WHAT SAY YOU?!?
     
    Stop hovering to collapse... Click to collapse... Hover to expand... Click to expand...
  2. Yen

    Yen Admin
    Staff Member

    May 6, 2007
    11,171
    10,927
    340
    I hope this won't be blahblah only and actions will follow. But I guess the US companies are not happy about to cooperate. Their own interests are more worth to them. With collecting data and to create consumer profiles you can make a lot of money.
    But this would mean to store and to keep the data.
     
    Stop hovering to collapse... Click to collapse... Hover to expand... Click to expand...
  3. nodnar

    nodnar MDL Addicted

    Oct 15, 2011
    953
    622
    30
    i have my doubts!

    because it is another RULE.
    while this one SEEMS positive for the people,
    it should not be needed, i feel..
    i have a bellyfull of people trying to regulate
    the www, lately..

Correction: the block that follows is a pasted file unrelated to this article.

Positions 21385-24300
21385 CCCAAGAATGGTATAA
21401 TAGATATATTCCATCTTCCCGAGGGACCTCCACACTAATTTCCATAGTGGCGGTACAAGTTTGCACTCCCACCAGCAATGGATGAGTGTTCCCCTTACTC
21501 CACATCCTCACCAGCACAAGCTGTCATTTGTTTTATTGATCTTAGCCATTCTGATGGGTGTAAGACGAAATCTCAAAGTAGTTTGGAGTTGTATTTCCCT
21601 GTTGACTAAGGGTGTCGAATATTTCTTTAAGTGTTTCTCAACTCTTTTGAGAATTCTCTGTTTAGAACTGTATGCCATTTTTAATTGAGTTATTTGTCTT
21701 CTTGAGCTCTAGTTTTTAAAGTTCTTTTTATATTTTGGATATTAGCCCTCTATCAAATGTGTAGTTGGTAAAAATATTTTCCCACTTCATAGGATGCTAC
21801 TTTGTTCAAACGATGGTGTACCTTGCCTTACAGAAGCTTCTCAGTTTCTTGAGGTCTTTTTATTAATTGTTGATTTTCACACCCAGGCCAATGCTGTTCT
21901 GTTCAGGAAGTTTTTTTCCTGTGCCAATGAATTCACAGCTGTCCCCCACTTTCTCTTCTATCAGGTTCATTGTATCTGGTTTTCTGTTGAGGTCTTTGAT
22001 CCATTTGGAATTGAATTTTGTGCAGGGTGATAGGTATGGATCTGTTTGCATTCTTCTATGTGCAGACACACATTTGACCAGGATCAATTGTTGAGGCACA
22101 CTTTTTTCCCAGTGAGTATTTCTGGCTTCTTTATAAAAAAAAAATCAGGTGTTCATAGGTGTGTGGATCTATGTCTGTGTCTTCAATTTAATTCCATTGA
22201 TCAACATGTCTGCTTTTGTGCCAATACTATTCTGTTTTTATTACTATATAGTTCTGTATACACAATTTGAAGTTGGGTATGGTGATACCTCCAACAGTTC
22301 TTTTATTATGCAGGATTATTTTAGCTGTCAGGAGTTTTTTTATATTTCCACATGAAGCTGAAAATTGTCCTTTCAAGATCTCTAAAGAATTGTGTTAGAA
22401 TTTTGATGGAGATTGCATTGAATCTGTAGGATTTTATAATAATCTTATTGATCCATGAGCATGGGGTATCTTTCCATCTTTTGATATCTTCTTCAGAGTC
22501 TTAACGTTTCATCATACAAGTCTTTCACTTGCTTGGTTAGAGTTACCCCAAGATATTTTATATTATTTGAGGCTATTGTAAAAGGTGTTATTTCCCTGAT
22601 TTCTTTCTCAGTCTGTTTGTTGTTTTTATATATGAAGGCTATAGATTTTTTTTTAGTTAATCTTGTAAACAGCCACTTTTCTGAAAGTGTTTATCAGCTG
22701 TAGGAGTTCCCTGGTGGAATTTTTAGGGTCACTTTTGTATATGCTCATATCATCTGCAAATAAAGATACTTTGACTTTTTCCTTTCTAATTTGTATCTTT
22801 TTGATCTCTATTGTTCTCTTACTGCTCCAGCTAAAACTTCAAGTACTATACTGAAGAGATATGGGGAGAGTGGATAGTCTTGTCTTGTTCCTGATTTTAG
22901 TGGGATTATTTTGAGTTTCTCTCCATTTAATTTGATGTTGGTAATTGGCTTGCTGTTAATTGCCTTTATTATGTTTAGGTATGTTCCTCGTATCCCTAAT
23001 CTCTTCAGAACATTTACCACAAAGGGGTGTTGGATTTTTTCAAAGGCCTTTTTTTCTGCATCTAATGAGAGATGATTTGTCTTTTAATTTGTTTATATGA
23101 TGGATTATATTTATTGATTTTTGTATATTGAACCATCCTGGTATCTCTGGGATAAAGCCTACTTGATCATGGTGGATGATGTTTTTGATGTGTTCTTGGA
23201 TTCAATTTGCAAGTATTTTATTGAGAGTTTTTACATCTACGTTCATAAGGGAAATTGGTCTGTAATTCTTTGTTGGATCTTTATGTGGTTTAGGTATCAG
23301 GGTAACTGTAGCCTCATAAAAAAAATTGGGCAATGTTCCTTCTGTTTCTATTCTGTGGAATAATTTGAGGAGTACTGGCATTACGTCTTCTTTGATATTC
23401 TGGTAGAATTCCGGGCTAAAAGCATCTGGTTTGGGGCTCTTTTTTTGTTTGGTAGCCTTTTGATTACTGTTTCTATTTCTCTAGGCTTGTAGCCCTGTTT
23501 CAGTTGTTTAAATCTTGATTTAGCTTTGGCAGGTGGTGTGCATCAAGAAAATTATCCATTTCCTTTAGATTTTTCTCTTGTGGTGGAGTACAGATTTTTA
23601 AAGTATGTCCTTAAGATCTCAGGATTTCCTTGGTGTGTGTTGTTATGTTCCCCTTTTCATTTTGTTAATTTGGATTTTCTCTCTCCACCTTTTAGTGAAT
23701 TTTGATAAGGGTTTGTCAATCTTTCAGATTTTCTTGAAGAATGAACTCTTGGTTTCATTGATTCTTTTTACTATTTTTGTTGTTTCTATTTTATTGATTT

Stop hovering to collapse... Click to collapse... Hover to expand... Click to expand...
  4. R29k

    R29k MDL GLaDOS

    Feb 13, 2011
    4,675
    4,276
    150
    Introduce a law that looks favorable and then screw it up in bits to suit your cause over time.
    I would be very suspicious of the EU pushing this right now, very odd timing isn't it ?!
     
  5. gorski

    gorski MDL Guru

    Oct 21, 2009
    2,950
    751
    90
    http://www.bbc.co.uk/news/business-16713562

    ...inadvertently...:rolleyes:
     
    Stop hovering to collapse... Click to collapse... Hover to expand... Click to expand...
  6. nodnar

    nodnar MDL Addicted

    Oct 15, 2011
    953
    622
    30
    just like they inadvertently did some wardriving in major cities, noting inadvertently
    each wifi they could inadvertently find, and inadvertentlyphotographed the places,, :)
     
    Stop hovering to collapse... Click to collapse... Hover to expand... Click to expand...
  7. Yen

    Yen Admin
    Staff Member

    May 6, 2007
    11,171
    10,927
    340
    When it's done properly it is a good thing.
    I don't see it as a regulation of the www.
    I see it as right the consumer has if he joins a commumity or when he needs to provide any personal data (shopping as well)